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British and German soldiers pose for a photograph on Christmas Day 1914, as seen in the British newspaper The Daily Mirror the following month. Courtesy photo
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World War I choral tribute plays at Village Community Presbyterian Church

RANCHO SANTA FE — Around a hundred years ago during World War I, soldiers on opposing sides of the conflict climbed out of their trenches to celebrate Christmas with the very men they’d been sent to kill. This miraculous event serves as the inspiration for “All is Calm: The Christmas Truce of 1914,” Peter Rothstein’s choral show.

“All is Calm” intersperses the real-life correspondences of World War I soldiers to their loved ones with various Christmas traditional and folk songs from England, Scotland, France and Germany, such as “Christmas Day in the Cookhouse,” “Will Ye Go to Flanders?”, “Angels We Have Heard on High” and “O Tannenbaum.”

The church in particular was well-suited acoustically for a show such as this, with its cavernous interior and high, vaulted ceiling. Upon the church’s enormous stage, a series of crates, sandbags, faux-vintage lanterns and prop rifles laid strategically about, setting the stage for the upcoming a capella performance.

“We do three or four just music rehearsals,” said Music Director Juan Carlos Acosta on the choir’s preparation. “and then we start to weave things in, and then we hand it over to staging, and then it’s kind of a back and forth from there.”

After senior pastor Rev. Dr. Jack Baca took to the stage to announce that the show would be a single, 75-minute piece without intermission, the lights went down and the show began. Acosta sat conducting in the front row as the choir marched onto the stage, costumed as soldiers. Though they always spoke English for the rest of the performance, they used various foreign accents to match their characters.

Though it was difficult to hear some of the spoken monologues from the far-right pew (and I was not alone in my difficulty to discern what was being said through the fog of a few impenetrable accents) the choir’s impeccable singing was considerably accentuated by their acting. Bass-baritone Christopher Stephens looked particularly choked-up as he read a letter from a soldier writing home.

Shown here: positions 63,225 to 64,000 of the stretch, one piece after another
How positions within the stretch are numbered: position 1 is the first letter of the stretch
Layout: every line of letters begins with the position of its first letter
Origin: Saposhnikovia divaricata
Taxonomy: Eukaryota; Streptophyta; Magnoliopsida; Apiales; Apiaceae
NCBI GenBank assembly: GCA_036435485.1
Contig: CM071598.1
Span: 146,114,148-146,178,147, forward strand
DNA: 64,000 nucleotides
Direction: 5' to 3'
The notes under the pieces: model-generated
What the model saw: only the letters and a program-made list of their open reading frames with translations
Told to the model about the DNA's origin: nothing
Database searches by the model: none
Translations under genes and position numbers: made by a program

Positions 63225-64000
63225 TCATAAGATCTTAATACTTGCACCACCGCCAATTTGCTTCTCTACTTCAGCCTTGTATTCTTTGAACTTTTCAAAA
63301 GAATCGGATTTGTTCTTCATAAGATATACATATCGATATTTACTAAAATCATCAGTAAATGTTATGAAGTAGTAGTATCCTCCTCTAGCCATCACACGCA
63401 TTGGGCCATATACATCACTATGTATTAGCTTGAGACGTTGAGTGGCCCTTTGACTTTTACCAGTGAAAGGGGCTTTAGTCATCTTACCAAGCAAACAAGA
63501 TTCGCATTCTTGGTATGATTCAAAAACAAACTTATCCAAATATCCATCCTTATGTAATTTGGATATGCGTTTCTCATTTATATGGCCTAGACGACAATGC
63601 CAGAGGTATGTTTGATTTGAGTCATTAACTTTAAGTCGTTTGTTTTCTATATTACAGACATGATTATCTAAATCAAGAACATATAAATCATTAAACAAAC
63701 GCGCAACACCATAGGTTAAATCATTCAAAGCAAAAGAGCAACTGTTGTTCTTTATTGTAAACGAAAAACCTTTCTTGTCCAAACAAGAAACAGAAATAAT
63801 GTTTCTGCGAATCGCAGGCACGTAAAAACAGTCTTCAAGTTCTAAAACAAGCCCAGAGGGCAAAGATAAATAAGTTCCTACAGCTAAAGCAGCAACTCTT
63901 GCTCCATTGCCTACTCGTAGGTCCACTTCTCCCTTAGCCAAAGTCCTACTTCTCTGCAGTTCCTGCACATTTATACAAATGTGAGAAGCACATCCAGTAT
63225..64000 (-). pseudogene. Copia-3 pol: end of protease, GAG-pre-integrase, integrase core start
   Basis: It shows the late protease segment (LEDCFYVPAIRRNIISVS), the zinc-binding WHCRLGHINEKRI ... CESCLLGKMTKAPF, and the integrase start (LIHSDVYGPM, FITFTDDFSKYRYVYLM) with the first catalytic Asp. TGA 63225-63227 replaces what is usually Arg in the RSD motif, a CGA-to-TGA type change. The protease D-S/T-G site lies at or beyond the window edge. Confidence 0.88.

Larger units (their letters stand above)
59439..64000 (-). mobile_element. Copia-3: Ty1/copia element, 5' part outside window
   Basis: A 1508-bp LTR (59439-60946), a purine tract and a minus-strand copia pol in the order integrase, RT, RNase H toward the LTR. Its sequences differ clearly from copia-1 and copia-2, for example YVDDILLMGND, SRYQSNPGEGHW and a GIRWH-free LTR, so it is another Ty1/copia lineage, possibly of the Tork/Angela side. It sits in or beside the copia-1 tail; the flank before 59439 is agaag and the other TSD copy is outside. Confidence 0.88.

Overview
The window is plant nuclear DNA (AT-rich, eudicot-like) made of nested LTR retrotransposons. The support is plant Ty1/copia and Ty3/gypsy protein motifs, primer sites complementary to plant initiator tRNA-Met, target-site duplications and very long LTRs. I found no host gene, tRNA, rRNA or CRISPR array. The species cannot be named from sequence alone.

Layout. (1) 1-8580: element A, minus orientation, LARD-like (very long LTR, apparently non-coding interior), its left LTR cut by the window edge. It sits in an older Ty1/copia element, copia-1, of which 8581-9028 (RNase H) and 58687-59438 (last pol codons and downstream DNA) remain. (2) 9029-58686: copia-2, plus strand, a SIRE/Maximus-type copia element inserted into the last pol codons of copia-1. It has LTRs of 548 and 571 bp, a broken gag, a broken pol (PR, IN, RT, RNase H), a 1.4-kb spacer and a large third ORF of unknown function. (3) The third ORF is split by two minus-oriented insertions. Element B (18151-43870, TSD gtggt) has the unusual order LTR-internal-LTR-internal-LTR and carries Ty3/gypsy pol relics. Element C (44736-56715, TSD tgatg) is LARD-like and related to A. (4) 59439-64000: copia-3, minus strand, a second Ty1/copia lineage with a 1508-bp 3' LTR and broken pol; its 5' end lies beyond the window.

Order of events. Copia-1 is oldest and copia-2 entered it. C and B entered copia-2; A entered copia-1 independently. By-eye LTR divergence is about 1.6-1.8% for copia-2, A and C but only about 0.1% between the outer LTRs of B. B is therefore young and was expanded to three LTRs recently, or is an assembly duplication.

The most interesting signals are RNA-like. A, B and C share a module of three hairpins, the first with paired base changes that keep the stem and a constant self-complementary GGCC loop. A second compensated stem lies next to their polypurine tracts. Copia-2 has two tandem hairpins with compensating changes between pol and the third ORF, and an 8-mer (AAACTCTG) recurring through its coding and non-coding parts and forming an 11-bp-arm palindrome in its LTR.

The performance was divided into a prologue, five parts and an epilogue to tell a sequential story through both song and the reading of letters. In the beginning, the trench-coat-clad soldiers depart home optimistically, confident that the war will end quickly and afford them some martial glory.

But then the grim reality of their situation sets in as the troops are exposed to the truth of trench warfare, singing of their woes in “Pack up Your Troubles in Your Old Kit Bag” and “The Old Barbed Wire.” Then, members of the choir who had only just been dressed as English troops entered from stage right, clad in the greys denoting the German infantry.

Part III: Christmas then segues into Part IV: The Truce, at which point the choir sang more famous traditional Christmas pieces, such as “Silent Night” and “Angels We Have Heard on High,” as the soldiers meet one another and bond over Christmas cheer. A truly heartwarming sight, it was.

Alas, the peace does not last, as the soldiers are forced to return to their respective sides in “The Return to the Battle,” marked by the solemn piece “We’re Here Because We’re Here/War Cacophony.”

At the show’s conclusion, the choir was treated to a standing ovation, with cries of “Bravo!” ringing out from the packed audience. The performance certainly deserved it, delivering raw emotion mixed with genuine human compassion aired through the singing of Christmas music.

Proceeds from the production went to benefit the Veterans Museum at Balboa Park, as well as the Village Church Community Theater.